HSBC Lays Ground For Headquarters Move

October 27, 2015

NewsStandOnline.Net (27-October-2015): HSBC has begun shifting billions of dollars worth of derivatives trades from London to Hong Kong to take advantage of the SAR’s favorable funding and regulatory environment, and to help position itself for a potential relocation of its headquarters.

The move comes as a slew of regulatory changes brought in after the 2008 financial crisis makes it increasingly expensive for banks to trade derivatives in the United States and Europe.

Booking trades outside Britain would potentially help reduce HSBC’s exposure to the country’s bank levy, one of the sources said.

The British lender, which is exploring whether to relocate its headquarters back to Hong Kong, has begun moving interest rate swaps booked in Britain over to its SAR subsidiary, said three people with direct knowledge of HSBC’s trading books.

HSBC Lays Ground For Headquarters Move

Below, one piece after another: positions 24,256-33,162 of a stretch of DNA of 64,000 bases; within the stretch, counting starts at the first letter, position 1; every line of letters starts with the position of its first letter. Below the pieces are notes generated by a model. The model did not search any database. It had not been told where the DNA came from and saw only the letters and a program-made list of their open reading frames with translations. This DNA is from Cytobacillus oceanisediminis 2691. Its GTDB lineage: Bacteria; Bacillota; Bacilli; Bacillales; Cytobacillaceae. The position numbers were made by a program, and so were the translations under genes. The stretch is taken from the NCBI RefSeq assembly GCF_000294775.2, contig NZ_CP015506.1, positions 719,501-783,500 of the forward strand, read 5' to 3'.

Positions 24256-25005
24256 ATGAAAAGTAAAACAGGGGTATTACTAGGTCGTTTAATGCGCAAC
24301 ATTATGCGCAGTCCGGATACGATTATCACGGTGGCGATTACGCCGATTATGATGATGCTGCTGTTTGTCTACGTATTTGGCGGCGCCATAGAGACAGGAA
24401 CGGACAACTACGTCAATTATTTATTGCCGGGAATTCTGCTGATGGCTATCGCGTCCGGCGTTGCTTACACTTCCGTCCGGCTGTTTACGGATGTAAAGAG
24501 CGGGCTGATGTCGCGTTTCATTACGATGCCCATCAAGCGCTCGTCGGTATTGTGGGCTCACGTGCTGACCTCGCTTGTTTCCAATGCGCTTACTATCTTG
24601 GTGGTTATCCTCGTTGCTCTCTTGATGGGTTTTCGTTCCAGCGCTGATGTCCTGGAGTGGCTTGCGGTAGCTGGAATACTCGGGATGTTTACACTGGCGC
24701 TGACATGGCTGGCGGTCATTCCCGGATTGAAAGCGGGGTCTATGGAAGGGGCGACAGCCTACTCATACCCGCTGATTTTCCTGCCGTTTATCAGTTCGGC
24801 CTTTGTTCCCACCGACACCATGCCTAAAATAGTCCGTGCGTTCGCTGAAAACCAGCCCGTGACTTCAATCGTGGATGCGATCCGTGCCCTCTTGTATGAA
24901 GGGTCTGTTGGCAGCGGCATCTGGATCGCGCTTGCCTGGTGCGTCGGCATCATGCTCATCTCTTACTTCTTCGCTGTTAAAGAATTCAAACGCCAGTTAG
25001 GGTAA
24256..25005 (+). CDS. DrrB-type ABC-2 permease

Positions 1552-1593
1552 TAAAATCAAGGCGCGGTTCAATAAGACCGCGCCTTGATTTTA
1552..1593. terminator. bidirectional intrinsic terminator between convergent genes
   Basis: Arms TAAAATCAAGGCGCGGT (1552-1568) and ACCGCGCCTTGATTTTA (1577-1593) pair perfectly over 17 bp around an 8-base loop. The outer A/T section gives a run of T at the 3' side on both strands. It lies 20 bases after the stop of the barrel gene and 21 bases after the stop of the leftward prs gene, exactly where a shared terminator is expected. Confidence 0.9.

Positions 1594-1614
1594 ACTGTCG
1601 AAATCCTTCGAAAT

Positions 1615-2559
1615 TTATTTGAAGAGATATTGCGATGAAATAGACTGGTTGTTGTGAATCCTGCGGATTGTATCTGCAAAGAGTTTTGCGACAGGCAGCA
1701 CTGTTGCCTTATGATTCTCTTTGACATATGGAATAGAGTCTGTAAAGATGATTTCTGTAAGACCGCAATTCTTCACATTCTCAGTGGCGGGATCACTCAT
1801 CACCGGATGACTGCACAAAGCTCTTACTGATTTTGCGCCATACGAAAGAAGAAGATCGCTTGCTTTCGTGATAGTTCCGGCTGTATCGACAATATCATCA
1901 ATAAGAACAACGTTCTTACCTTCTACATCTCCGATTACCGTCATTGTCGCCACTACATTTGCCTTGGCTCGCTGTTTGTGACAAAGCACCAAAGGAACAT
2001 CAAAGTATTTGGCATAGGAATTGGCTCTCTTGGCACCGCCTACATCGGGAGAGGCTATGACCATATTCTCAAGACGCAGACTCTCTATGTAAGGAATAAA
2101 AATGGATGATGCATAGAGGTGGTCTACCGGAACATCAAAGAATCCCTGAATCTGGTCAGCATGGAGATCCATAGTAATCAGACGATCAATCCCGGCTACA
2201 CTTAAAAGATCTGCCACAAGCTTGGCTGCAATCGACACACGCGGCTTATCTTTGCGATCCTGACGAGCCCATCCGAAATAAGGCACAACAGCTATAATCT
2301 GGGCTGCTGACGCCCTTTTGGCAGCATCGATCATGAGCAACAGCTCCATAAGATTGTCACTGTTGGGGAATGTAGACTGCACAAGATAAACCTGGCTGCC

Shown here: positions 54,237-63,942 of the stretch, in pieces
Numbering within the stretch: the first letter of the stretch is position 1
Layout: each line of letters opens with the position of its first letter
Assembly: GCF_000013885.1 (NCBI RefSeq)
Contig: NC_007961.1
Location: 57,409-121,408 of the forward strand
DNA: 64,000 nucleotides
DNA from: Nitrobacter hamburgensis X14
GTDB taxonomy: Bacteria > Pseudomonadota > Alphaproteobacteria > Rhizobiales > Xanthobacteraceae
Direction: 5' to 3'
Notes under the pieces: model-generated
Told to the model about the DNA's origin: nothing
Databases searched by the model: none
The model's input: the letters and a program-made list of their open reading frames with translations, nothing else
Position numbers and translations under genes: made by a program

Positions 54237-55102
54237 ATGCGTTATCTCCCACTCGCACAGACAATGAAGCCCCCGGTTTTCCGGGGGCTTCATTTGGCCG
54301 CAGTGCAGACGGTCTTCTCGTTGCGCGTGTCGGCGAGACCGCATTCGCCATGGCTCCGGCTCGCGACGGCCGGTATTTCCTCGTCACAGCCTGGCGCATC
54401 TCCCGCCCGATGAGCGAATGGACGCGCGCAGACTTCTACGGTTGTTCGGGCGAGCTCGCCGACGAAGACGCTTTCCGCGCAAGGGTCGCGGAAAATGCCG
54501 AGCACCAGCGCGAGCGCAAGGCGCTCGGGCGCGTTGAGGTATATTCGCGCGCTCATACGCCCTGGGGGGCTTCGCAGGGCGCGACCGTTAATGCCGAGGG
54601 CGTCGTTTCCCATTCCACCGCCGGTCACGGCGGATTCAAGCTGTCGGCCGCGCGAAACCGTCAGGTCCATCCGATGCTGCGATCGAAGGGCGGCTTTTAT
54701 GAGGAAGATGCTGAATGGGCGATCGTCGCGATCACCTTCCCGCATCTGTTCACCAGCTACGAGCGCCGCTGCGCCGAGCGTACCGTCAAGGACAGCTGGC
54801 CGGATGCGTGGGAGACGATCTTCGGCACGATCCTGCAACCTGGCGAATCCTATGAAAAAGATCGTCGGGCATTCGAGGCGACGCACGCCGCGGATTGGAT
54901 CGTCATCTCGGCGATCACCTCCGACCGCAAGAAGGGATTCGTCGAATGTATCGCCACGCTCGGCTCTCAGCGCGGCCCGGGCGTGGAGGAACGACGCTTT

Such swaps, which allow investors and firms to hedge their exposure to rate changes, comprise the bulk of the global over-the-counter derivatives market, with a notional value of around US$500 trillion (HK$3,900 trillion), according to the Bank for International Settlements. Large swaps dealers like HSBC typically hold hundreds of billions of dollars worth of such trades on their balance sheets.

Top banks typically hold the majority of Asia-related derivatives trades on their European balance sheets, with London being a major booking center.

For HSBC, moving such trades to Hong Kong is easier than for many other global lenders as it has a big standalone SAR-incorporated bank subsidiary that has low funding costs due to the bank’s large deposit base, two sources said.

Booking more trades in Asia also helps lay the groundwork for a relocation of the bank’s headquarters, both politically and operationally, the sources said. Its chief executive, Stuart Gulliver, has said the lender will “pivot” its strategy toward China and the Pearl River Delta.

“They also want to inflate the Hong Kong balance sheet so that if they decide to move their headquarters they can say to the regulators `well, look, we do as much business in Hong Kong as we do in London,”‘ one of these people said.